Once you're confident that selling your company will satisfy your financial needs, it is prudent to consider your non-financial objectives. These could include your continued involvement with the business, providing for children, providing for employees, protecting your company's legacy, or reducing your risk. Identifying and addressing your non-financial objectives is an important step in determining what transition option is best for you.

Start with your personal financial needs.

Consider Your Role 

Unlike many other transition alternatives, ESOPs can provide flexibility around your continued involvement in your business and the role you will play. Because it's possible to sell less than a controlling interest to an ESOP, it is possible for you to retain control of your company after the sale. This provides the opportunity for you to continue in your current role or to change it while maintaining ownership. In some cases, you may even be able to sell a controlling interest in the business and remain in your current role. This flexibility is somewhat unique, in that you have the ability to decide for yourself.

ESOPs can provide the opportunity to continue your current role or to change it while maintaining ownership.
Understanding the Structure and Risk of the Transaction 

Unlike selling to other types of buyers, an ESOP transaction can often be fine-tuned to meet your risk and structuring desires, within limits. In many ESOP transactions, new debt funds the purchase of the selling owners' shares. This debt can be senior bank debt, mezzanine or sub-debt, a note held by the seller, or a combination of any or all of the above. Depending upon what portion of the company is exchanged in the transaction, the seller may have to hold a note for some amount. Therefore, the risk related to this type of sale could be greater than the risks associated with selling outright to an outside third party because payment is dependent upon future company performance.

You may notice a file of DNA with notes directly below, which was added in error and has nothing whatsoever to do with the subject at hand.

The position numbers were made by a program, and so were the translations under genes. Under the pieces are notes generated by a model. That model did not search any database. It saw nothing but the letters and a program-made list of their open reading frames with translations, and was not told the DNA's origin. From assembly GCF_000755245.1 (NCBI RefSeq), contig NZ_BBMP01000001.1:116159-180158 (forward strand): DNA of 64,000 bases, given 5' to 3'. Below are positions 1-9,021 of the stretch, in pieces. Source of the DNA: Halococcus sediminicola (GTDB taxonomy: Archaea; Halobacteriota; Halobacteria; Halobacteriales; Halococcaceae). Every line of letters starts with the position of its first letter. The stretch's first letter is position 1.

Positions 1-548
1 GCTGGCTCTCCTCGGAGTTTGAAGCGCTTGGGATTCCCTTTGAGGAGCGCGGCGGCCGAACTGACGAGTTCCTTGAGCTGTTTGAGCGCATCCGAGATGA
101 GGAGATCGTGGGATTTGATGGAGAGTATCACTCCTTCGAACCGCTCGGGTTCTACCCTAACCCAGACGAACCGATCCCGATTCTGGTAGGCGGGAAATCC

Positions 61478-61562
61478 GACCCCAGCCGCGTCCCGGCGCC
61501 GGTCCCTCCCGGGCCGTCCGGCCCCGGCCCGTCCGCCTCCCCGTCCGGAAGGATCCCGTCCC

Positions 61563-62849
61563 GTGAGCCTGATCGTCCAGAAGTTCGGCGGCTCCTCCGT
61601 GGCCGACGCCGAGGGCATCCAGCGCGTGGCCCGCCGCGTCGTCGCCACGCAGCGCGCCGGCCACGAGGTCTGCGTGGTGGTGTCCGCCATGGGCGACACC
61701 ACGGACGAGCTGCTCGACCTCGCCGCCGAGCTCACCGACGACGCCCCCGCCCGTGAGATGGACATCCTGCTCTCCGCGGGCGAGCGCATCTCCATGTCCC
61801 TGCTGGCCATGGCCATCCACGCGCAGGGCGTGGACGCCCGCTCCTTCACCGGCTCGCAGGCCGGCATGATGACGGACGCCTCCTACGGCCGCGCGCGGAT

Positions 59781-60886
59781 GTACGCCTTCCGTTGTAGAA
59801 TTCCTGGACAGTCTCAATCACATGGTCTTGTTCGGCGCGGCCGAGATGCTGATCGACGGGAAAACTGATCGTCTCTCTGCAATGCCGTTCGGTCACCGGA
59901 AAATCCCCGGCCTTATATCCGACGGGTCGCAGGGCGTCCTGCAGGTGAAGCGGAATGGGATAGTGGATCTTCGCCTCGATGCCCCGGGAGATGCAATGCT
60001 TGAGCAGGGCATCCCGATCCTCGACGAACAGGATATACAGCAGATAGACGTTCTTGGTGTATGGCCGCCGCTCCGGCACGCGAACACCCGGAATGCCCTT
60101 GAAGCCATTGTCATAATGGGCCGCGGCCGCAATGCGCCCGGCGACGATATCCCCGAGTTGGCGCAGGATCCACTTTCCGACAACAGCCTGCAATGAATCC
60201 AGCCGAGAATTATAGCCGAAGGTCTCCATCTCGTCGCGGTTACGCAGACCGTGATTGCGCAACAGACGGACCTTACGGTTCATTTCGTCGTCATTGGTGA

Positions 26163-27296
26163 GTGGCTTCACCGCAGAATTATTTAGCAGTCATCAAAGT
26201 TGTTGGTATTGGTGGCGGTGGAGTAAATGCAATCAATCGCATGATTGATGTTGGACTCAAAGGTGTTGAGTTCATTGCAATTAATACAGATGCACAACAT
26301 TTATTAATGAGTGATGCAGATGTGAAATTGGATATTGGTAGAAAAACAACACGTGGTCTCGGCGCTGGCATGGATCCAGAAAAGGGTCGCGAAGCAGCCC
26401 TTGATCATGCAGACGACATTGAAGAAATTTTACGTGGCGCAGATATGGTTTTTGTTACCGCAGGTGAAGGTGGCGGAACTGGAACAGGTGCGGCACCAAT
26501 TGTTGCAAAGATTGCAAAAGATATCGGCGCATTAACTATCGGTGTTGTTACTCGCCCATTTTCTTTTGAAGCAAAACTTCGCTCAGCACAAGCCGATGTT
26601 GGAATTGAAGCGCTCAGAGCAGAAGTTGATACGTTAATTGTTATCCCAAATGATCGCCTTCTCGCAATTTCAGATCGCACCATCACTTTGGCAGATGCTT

In addition, with the flexibility of an ESOP comes complexity. Unlike selling to an outside third party, selling to an ESOP requires ongoing administration and oversight. Because an ESOP is a qualified plan under ERISA, there are certain administrative requirements, including annual valuations, record-keeping, and government filings.

ESOPs also come with an obligation to purchase the shares of plan participants under various scenarios, like the employees' retirements. This ongoing financial obligation is an important consideration and should be thoroughly analyzed during the pre-sale planning process.

Tax Considerations